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Starbucks union negotiations resume after long impasse

caption: Starbucks employees picket Wednesday, March 22, 2023, outside the company's Seattle headquarters.
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Starbucks employees picket Wednesday, March 22, 2023, outside the company's Seattle headquarters.
Monica Nickelsburg

Ari Bray has worked at Seattle Starbucks stores for nearly five years. They rely on the company for health insurance to cover an expensive Chrohn’s disease medication. But to keep that insurance, Bray has to work an average of 20 hours a week, which the company doesn’t guarantee. At one point, they had to step down from a manager to barista role to get the requisite hours, taking a pay cut in the process.

“I don't like how precarious that is and how the price of it can change from year to year,” Bray said. “I would really just like that to be a little bit more stable so that I don't have to possibly be on the hook for $10,000 on short notice.”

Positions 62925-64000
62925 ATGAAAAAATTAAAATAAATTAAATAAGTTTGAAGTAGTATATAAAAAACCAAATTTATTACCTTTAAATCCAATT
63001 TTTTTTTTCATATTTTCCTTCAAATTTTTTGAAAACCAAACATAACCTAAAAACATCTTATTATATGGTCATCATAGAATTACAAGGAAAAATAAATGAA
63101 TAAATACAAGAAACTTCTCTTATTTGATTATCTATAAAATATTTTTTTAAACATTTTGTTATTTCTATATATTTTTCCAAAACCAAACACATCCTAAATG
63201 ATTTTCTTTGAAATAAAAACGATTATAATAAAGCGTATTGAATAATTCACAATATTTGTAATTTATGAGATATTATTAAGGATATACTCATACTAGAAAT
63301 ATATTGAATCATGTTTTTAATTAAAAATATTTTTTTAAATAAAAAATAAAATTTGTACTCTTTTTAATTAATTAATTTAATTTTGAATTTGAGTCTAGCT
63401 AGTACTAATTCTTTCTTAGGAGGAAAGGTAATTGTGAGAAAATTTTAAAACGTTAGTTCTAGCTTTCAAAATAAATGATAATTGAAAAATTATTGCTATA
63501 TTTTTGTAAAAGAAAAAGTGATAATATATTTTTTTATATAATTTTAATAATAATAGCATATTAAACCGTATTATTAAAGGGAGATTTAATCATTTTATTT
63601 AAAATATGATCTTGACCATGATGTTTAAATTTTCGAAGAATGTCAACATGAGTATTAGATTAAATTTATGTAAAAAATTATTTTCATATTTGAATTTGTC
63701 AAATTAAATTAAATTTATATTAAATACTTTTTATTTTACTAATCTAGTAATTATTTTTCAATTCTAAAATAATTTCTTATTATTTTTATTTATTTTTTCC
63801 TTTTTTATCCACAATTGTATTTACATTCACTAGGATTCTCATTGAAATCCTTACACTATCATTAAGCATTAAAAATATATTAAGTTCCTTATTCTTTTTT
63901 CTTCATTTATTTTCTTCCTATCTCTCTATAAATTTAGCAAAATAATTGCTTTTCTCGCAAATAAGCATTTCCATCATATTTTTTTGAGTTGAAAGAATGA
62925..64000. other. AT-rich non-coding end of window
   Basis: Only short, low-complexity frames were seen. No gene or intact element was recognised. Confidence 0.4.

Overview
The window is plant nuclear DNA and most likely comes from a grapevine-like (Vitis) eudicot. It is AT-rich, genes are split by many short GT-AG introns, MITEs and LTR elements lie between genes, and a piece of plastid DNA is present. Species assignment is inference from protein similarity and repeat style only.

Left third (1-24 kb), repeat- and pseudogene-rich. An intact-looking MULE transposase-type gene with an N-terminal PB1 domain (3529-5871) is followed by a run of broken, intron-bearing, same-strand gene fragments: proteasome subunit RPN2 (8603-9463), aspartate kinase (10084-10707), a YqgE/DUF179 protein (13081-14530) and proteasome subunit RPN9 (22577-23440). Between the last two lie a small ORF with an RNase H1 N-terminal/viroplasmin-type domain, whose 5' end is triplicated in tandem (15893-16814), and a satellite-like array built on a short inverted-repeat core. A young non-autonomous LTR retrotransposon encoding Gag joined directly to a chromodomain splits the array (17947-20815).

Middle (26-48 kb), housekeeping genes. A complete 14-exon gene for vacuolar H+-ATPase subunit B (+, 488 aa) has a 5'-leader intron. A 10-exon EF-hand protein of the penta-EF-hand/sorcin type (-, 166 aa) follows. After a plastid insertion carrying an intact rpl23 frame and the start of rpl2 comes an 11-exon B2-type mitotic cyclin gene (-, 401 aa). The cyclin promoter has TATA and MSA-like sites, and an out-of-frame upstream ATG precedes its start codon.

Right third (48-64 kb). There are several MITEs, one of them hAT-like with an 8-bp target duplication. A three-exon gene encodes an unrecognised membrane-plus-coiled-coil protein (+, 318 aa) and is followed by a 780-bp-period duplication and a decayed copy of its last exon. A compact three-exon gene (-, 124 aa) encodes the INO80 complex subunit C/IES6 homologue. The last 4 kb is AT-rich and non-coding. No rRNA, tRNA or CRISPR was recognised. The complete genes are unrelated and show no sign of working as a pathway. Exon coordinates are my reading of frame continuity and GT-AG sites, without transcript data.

Bray is one of five Seattle area delegates who traveled to Atlanta Wednesday to negotiate with Starbucks for more control over their schedules, among other goals. The meeting represents a thaw in the icy relationship between Starbucks and Workers United, which represents more than 400 stores.

Starbucks Communications Director Rachel Wall noted that the company’s health insurance benefits are more generous than the industry average. Still, Wall said Starbucks is eager to resume negotiations and hear the union out.

“For our partners who have chosen union representation, fulfilling our partner promise to all partners means working earnestly to progress these negotiations towards first contracts to address the unique needs of partners in these stores,” Wall said.

Unionized stores sent more than 150 delegates to the Atlanta talks. Although contracts will be negotiated on a store-by-store basis, the goal of the meetings that started Wednesday is to establish a negotiating framework that stores can follow.

Workers United has filed hundreds of unfair labor practice complaints against Starbucks with the National Labor Relations Board for an alleged anti-union campaign. Some of those tactics were the subject of a case heard by the Supreme Court this week concerning the NLRB’s enforcement authority. But in recent months, Starbucks has shifted its approach toward the union, pledging to reach a contract by the end of the year.

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